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The Saratoga Falcon

The Saratoga Falcon

Torrens’ APUSH classes re-enact World War I with socks

“Hey! I killed you!”

“Watch out!”

“Give me a sock!”

Any person walking by history teacher Matt Torrens’ class on Feb. 2 or 3 may have encountered a scene that was far from ordinary. But what appeared to be utter chaos was actually a simulation of trench warfare in World War I.

Torrens hosted his first annual “sock war” about 10 years ago when he started teaching summer school.

“I had these students for four hours a day, so I wanted to do something that would make the class interesting and break up the lectures,” Torrens said.

In each of his three AP United States History classes, two sides of the class fought against each other using socks as ammunition. Students stacked desks together to serve as trenches in which they could hide.

“It was a fun way to learn about World War I and trench warfare,” junior Nandita Sampath said.

The activity was split into multiple parts to simulate various stages of trench warfare. To reproduce tank warfare, one student from each side got in a “tank” (a desk with a blanket over it) and attempted to break the wall of desks on the other side of the classroom. To simulate the poisonous gases used in the war, students brought old, smelly socks and threw them at the other side. Anyone within a yard of the thrown “gas bombs” was announced “dead.”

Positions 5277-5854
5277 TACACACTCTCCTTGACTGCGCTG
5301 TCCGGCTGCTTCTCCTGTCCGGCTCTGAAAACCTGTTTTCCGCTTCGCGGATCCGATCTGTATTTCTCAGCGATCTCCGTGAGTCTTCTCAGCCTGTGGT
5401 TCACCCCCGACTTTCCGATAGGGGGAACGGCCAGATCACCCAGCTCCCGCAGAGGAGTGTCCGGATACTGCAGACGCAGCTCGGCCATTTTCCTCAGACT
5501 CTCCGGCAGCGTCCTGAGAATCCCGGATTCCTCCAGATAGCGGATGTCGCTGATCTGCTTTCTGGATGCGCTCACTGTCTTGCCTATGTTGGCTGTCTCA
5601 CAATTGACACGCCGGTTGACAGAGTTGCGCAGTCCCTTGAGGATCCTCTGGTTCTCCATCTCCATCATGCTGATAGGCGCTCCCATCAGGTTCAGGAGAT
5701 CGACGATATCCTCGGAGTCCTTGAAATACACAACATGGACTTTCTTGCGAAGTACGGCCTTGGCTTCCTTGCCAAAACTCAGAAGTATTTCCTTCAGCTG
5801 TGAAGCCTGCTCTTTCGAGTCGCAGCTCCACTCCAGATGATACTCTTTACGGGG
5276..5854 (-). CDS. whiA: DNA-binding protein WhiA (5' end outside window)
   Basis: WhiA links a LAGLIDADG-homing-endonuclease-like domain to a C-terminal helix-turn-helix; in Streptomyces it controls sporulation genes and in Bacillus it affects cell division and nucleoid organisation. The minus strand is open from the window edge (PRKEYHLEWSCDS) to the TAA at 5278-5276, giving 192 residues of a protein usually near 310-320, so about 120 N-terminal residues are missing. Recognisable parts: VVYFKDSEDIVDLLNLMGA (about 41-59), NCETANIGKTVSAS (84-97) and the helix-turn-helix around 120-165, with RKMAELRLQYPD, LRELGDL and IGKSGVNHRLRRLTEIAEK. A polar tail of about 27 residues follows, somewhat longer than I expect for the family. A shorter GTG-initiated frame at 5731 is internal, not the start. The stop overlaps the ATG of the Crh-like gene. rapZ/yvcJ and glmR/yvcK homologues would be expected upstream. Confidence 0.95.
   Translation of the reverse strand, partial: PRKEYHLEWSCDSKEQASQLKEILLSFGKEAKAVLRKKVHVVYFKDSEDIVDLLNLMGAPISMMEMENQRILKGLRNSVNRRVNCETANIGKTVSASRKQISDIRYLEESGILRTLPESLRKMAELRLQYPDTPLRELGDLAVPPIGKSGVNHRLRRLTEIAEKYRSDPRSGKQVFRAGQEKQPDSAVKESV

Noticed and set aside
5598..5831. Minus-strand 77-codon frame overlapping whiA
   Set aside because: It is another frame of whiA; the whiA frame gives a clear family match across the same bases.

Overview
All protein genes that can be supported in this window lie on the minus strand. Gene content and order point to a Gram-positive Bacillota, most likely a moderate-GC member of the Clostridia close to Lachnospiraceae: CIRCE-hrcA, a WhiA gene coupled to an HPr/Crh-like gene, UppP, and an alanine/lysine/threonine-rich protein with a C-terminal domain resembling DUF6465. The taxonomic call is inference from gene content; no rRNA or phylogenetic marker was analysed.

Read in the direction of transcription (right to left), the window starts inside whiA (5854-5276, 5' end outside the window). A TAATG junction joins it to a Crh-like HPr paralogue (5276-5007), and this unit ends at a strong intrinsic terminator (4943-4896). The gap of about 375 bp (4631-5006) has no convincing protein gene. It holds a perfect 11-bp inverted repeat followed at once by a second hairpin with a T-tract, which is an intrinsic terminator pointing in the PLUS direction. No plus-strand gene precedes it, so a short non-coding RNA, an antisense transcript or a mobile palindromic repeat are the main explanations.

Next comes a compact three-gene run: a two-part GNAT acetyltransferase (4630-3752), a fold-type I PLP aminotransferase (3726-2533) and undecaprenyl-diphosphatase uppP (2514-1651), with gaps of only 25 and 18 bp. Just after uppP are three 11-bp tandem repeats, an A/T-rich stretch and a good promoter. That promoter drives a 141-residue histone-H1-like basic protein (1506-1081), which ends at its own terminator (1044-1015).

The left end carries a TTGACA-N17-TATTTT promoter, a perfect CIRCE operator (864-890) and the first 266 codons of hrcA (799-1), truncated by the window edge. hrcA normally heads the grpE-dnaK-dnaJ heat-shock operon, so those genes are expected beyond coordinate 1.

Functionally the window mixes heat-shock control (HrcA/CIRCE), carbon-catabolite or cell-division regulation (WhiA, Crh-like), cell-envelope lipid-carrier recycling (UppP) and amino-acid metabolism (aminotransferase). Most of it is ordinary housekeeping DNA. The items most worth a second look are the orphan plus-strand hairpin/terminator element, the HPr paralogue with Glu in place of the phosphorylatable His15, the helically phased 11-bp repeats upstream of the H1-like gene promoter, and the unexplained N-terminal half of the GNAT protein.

“The tank round was really fun,” junior Henry Shen said. “The whole room went into total chaos with all the desks falling, people yelling, and stinky socks being thrown around.”
Students in some classes became very invested in the game.

“Watching [junior] Jason [Chen] get really into it and tear down a barricade of chairs like a relentless tornado pummeling everything in its path was one of my favorite parts,” junior Michael Shang said. “The look on [junior] Priya [Nookala]'s face as this massive beast charged at her desk was priceless.”

In addition, Torrens provided each class with two pies from Marie Callender’s, which each side had to hide in its trenches away from the other side.

“Our strategy to steal the pie was to play defense until the opponents’ available sock ammo dwindled,” Shang said. “We then charged at them hoping that they would be overwhelmed by the number of people.”

At the end of the simulation, students were able to eat the pies, which included apple pie and berry pie.

“The pie was delicious,” junior Caroline Chou said. “It was a great way to end the period.”


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